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Kanyasulkam – Bride Price In Hinduism

Kanyasulkam, in Hinduism, is the custom of a price being paid by the bridegroom to the bride’s family. This practice of bride price comes under the asura vivaha, one of the eight forms of marriage recognized by the Smritis (non-Vedic sacred literature).

According to Manu and Yajnavalkya, the ancient law givers in Hindu religion, the asura rite refers only to the money or gifts given to the girl’s family as a condition precedent to the marriage. It is not known how the term asura, literally meaning ‘a demon,’ came to be associated with the form of marriage involving bride price.

Marriage by purchase was the order of the day among the ancient Assyrians and, perhaps the term asura could be traced to this Assyrian custom.

The price paid by the bridegroom was originally a compensation to the bride’s family for her loss, a certain portion was given to the bride as a marriage gift. The bride price was usually paid in cash or kind among the Tamils of the Sangam Age (agama works 90: 280). Referred to as paricam, this practice has lingered up to the 20th century as kanyasulkam.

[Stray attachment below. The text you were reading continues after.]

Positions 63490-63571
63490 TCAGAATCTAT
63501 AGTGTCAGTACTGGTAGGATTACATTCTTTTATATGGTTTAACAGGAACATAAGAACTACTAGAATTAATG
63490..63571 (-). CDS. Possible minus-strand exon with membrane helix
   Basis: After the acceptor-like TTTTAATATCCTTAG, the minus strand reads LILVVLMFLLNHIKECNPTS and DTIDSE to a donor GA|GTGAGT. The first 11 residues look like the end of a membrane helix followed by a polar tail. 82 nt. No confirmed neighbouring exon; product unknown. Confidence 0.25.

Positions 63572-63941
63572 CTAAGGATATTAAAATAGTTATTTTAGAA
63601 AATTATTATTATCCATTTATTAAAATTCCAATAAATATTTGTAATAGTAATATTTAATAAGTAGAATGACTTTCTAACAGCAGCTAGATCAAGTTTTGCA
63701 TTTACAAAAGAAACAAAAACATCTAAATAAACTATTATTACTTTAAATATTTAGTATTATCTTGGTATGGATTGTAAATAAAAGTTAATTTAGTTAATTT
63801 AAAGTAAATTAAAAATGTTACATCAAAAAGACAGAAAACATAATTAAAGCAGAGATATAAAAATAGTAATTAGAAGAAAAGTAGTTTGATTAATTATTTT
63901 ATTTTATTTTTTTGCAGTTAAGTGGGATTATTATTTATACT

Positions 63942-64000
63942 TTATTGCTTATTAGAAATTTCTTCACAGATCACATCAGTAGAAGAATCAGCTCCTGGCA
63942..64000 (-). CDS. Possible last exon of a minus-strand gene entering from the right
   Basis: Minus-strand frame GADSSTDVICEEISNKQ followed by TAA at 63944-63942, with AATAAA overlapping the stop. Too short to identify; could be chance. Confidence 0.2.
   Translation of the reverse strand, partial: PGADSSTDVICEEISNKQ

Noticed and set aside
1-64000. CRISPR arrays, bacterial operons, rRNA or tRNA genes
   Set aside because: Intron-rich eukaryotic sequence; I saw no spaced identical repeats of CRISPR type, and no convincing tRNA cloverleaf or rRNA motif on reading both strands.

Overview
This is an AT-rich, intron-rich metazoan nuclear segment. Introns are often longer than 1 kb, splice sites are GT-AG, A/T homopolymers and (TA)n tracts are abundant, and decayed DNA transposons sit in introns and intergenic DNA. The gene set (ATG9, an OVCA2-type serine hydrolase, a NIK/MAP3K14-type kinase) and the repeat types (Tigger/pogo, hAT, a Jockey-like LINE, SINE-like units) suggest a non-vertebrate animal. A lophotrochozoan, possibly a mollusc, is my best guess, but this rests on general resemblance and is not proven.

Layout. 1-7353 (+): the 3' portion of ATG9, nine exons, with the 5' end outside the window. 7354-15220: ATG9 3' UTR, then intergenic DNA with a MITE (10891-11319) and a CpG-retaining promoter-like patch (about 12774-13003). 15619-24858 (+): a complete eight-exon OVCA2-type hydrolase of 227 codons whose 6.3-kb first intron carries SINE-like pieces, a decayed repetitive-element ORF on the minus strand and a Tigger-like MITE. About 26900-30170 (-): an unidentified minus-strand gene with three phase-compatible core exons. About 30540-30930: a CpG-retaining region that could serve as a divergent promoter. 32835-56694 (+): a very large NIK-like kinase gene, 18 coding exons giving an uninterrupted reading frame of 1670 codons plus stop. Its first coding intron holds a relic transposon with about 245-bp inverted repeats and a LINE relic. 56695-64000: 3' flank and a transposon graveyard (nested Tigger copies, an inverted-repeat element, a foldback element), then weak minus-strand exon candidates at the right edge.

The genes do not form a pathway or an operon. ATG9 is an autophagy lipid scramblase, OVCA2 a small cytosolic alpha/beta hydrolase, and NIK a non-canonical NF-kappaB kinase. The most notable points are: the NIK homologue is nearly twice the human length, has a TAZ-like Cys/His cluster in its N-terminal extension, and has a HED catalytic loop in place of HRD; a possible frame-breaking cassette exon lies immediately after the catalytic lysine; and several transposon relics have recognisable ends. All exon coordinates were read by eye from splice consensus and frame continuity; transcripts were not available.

Bride price implies that society recognizes that the woman has a value. The custom of bride price is not favored in Hindu knowledge texts, though Arthashastra allows it without criticism. In the epics we find that at the time of the marriage of Kaikeyi, Gandhari and Madri, a heavy bride price was paid to the guardians. Dhammapada mentions this custom (V.215 and commentary).

The writers of Dharmashastra literature condemn this practice. Baudhayana doubts the legality of such marriages. Padma Purana speaks contemptuously of bride price. A 15th century inscription from Thanjavur (Tamil Nadu) records an agreement among the Brahmins of the region that they would excommunicate anybody who accepted bride price for marriage.

Source – Encyclopedia of Hinduism Volume II – page 431 – IHRF



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